We are then told again that Moshe spoke to “the entire edah” of Bnei Yisroel. This time he commands them to bring terumah for the construction of the Mishkan, and to construct the Mishkan and its accessories.

The entire edah of Bnei Yisroel then leave Mosheh’s presence.

Any sensitive reader must ask why Mosheh feels compelled at this point to assemble the entire community. A Rabbinic reader might ask in addition whether Mosheh did so on his own authority, or rather on Divine instruction, and would explore (but not commit to) the position that Mosheh did so on his own even if there was no evidence for preferring that option.

Any sensitive reader must further ask inter alia

  1. why Mosheh begins with instructions about Shabbat, when the topic du jour is clearly the mishkan
  2. why there is a paragraph break between the Shabbat and Mishkan instructions
  3. at what point in the overall Exodus narrative the assembly takes place.

The answer to the first two questions, laaniyut da’ati, is that instructions about Shabbat are also the topic of the last paragraph Hashem tells Mosheh to say to bnei Yisroel before He gives him the first Tablets (31:12-18); in other words, Mosheh now does what he was supposed to do then, as if the Golden Calf had never happened.

At the same time, the very word vayakhel recalls the Golden Calf episode, which began as follows:

וַיַּרְא הָעָם כִּי בֹשֵׁשׁ מֹשֶׁה לָרֶדֶת מִן הָהָר וַיִּקָּהֵל הָעָם עַל אַהֲרֹן

The people saw that Mosheh as delaying to descend from the mountain, vayikahel the people on Aharon.

(Note that the Golden Calf episode is framed by the people’s seeings: it ends with them seeing that Mosheh’s face is illuminated).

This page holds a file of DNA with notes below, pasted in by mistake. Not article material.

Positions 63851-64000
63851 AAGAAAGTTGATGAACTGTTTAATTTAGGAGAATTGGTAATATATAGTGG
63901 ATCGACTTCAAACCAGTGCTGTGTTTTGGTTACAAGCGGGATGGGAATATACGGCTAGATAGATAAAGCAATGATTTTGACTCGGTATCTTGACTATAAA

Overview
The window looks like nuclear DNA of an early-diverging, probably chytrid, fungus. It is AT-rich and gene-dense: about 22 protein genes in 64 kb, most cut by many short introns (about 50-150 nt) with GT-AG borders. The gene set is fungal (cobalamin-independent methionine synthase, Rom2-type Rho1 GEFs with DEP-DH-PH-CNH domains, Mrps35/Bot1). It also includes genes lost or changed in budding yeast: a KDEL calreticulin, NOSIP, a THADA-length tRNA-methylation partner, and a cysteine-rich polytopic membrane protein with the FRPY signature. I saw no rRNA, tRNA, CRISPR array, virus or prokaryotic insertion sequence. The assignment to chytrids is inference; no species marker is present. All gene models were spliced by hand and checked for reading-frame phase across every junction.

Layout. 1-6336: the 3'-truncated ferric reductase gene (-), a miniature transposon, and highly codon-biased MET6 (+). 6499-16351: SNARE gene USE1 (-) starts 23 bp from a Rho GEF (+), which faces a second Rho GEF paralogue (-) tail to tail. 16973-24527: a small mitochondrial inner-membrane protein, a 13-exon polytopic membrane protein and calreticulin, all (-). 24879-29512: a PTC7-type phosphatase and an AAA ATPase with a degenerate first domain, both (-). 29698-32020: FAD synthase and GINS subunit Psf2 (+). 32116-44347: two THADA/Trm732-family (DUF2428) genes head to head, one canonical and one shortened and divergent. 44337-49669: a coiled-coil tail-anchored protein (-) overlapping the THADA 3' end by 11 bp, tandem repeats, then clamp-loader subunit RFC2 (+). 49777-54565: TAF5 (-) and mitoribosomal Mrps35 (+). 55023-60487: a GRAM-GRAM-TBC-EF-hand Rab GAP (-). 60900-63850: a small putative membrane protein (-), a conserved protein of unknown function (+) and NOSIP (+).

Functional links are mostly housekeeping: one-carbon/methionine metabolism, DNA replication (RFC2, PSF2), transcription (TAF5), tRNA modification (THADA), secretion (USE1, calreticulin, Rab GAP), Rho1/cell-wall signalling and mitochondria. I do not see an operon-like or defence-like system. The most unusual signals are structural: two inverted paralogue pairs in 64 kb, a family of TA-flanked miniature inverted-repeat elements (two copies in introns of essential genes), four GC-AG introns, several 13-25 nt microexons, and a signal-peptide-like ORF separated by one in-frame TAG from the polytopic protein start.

Perhaps Mosheh is mak’hil the people to demonstrate that the Golden Calf episode was not the fault of the people, but rather of weak leaders, who allowed them to assemble as a mob with no positive purpose.

Be that as it may, we must now ask perhaps more difficult questions: Why was Shabbat the last topic Hashem covered with Mosheh before giving him the luchot? And why are Shabbat and mishkan connected?

We can answer both questions with one presumption – Mosheh was originally intended to build the Mishkan as soon as he came down from Sinai (among other reasons, so that the luchot would have a storage place.) This was derailed by the Golden Calf.

From a Halakhic perspective, the question is: Is the juxtaposition of Shabbat and Mishkan intended to teach us that Shabbat suspends the Mishkan, or rather that the rules of Shabbat are suspended with regard to the Mishkan?

The rabbis end up saying that the Shabbat overrides the construction of the Mishkan, but that the activity of the Mishkan supersedes Shabbat. What justifies this apparent paradox?